Government is looking to hire a new cyber security chief for the NHS and Department of Health and Social Care, at a time of heightened risk of cyber attacks against the health service.
The DHSC last month issued a job advert for a “national chief information security officer”, who will sit within the digital policy unit of NHS England’s transformation directorate.
It comes at a time when the risk of cyber attacks against the NHS is increasing. Earlier this summer, an attack on an NHS electronic patient record supplier impacted several providers, including a dozen mental health trusts, with some trusts still not having recovered their service fully.
Meanwhile, in February, NHSE wrote to trusts to tell them to strengthen their cyber defences in the wake of Russia’s invasion of Ukraine.
According to the DHSC’s advert, the post holder will provide “strategic leadership, direction and specialist expertise on cyber security” for the DHSC, its arm’s-length bodies and local NHS and adult social care organisations.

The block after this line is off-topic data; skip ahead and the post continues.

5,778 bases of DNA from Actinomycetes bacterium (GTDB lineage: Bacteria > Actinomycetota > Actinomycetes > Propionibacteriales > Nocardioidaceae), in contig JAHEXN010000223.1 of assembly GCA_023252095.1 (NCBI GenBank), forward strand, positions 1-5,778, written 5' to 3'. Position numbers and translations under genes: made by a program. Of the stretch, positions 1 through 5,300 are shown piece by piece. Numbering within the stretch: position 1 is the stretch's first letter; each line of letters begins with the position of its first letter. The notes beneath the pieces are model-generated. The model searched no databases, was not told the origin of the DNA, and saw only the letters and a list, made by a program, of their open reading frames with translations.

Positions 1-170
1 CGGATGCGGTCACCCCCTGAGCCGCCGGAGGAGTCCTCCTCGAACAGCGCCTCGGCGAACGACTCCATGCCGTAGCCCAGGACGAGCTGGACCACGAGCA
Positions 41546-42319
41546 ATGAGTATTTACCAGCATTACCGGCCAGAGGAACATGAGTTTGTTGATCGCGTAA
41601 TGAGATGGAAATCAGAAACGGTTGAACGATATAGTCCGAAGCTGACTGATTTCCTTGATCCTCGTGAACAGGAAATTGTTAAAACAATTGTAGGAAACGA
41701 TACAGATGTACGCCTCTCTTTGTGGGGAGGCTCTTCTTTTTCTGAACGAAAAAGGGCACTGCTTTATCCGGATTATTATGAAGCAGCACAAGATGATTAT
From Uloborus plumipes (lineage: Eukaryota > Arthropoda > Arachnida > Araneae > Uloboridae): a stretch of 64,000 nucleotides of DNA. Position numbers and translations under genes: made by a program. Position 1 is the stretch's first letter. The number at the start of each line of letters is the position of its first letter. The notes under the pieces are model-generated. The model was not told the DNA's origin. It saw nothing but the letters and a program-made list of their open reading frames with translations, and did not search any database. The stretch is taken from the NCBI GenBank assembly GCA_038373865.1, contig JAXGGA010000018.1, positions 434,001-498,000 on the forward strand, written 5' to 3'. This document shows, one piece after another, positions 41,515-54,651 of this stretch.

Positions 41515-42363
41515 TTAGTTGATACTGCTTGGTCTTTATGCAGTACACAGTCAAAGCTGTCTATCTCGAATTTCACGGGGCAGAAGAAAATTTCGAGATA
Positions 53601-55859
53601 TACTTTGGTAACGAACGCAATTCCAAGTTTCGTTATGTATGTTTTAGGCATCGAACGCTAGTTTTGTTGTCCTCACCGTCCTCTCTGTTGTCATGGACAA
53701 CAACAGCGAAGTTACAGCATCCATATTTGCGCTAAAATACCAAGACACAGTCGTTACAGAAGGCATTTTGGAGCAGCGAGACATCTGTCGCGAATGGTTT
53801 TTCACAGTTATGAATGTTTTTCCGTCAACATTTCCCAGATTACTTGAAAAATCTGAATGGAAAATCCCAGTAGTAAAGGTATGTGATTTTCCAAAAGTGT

This also includes being the DHSC and NHSE’s strategic and most senior specialist adviser for cyber risk, and leading the delivery of a three-year strategy for cyber security.
They will also lead as “incident director” for DHSC in the event of a “major cyber incident” and report to ministers and COBRA where needed.
The role is currently being filled on an interim basis by Phil Huggins. The advertised salary is £150,000.
HSJ revealed last week that at least half of integrated care systems do not have system-wide cyber security plans in place, ahead of a 2025 deadline imposed by NHSE.